The introduction of crypto in the financial system didn't start with sweeping acceptance but with plenty of eyebrows raised and finance leaders throwing shade at it. Yet, JP Morgan's entry in the crypto space with their version of a digital coin launched this year proved that there's no denying the underlying technology of digital currencies. Now, another bank is making headway into the revolution -- The Royal Bank of Canada (RBC).

The media outlet Logic first reported on Monday that RBC is planning on launching a crypto platform exchange for investing purposes, and it also wants to utilize the blockchain technology to serve its 16 million clients -- something it has been exploring since 2017.

What the Toronto-based bank aims to do, according to the same report, is to allow clients to trade Bitcoin (BTC) and Ethereum (ETH). RBC also intends to combine both worlds with a bank account that can accommodate both fiat and digital assets.

CEO David McKay spoke on the World Economic Forum on Davos explained how the bank plans to use blockchain:

"We're experimenting with taking an asset and breaking it into smaller pieces and registering that in a decentralised register called blockchain. You can take an asset or even a company and create a unit on a decentralised blockchain and then sell that into the marketplace."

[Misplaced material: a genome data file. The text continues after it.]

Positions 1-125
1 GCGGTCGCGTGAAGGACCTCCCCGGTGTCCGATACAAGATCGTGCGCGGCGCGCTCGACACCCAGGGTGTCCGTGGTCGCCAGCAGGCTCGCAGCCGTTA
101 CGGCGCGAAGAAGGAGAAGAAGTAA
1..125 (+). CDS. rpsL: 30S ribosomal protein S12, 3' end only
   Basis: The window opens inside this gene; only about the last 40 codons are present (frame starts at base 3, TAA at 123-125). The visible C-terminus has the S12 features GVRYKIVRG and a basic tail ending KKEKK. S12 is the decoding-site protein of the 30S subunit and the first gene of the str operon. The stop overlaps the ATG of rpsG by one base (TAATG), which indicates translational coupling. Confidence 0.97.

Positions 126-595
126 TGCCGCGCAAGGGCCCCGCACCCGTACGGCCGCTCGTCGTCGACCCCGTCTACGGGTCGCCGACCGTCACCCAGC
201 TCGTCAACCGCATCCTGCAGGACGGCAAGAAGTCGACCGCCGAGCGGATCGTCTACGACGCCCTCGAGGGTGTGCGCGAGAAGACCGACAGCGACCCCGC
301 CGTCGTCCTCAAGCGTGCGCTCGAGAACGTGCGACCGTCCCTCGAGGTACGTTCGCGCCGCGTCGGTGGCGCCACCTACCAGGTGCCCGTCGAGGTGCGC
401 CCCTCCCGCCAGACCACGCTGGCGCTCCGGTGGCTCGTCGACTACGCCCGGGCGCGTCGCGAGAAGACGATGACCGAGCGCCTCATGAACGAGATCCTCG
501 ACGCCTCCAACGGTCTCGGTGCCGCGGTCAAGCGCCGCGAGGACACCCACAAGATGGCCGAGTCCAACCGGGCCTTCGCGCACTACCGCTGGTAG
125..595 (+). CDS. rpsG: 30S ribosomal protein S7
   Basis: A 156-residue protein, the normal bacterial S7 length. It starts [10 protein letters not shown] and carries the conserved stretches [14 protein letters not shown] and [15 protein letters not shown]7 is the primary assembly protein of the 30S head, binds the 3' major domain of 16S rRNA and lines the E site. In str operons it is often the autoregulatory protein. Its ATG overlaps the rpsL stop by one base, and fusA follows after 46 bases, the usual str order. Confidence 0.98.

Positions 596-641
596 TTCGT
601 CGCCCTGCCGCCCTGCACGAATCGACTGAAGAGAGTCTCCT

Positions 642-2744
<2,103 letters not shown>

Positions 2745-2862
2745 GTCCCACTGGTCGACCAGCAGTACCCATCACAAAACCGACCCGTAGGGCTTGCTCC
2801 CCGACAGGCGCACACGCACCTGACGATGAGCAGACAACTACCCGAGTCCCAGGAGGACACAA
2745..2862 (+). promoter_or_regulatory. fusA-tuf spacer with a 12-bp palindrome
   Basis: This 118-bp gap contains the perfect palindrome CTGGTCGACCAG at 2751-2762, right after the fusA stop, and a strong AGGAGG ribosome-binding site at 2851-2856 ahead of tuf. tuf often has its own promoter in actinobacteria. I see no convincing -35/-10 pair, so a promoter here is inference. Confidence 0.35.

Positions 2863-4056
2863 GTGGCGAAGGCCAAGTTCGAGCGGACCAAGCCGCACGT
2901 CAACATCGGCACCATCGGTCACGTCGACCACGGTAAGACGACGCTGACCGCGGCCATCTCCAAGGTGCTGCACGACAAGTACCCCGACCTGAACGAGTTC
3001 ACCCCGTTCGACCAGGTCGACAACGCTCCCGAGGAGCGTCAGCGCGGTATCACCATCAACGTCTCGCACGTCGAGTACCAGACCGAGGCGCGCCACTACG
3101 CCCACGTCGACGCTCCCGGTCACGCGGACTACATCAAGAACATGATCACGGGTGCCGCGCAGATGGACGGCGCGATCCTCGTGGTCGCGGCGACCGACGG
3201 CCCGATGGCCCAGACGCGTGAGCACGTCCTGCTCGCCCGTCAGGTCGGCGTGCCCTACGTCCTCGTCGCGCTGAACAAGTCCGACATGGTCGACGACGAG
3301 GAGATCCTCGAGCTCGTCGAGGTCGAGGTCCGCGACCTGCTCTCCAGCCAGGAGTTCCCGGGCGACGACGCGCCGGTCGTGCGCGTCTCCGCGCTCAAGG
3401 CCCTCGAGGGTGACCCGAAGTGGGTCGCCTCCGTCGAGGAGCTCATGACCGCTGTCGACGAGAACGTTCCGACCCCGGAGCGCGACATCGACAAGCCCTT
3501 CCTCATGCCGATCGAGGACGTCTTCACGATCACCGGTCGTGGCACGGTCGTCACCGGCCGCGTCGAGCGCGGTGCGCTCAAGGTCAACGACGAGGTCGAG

Logic also claims that it had discovered patent applications of RBC that link to a cryptocurrency platform, but is unclear about how those patents are going to serve the bank. RBC has not provided any official comments.

Changing times
Back in 2017, at the height of the crypto mania, JP Morgan CEO Jamie Dimon expressed his disapproval of Bitcoin and went as far as to say that the popular digital currency is a fraud and that he'd fire employees caught trading BTC.

But the world didn't see the death of Bitcoin just yet as it's looking to survive 2019 by being up more than 130% from the start of the year. The largest bank in the states also embraced blockchain and became the first bank to back cryptos. With RBC following suit, it may trigger a wave of other banks proselytizing themselves to integrate digital assets.

It's the kind of persistent force that John McAfee spoke about in Barcelona -- a force that didn't hinder people from doing what they want to do and is the same force that moved the use of marijuana to legalization. A large number of people using cryptocurrencies would mean that it can't be legislated away.

A Royal Bank of Canada (RBC) sign is seen in downtown Toronto
A Royal Bank of Canada (RBC) sign is seen in downtown Toronto March 3, 2011. REUTERS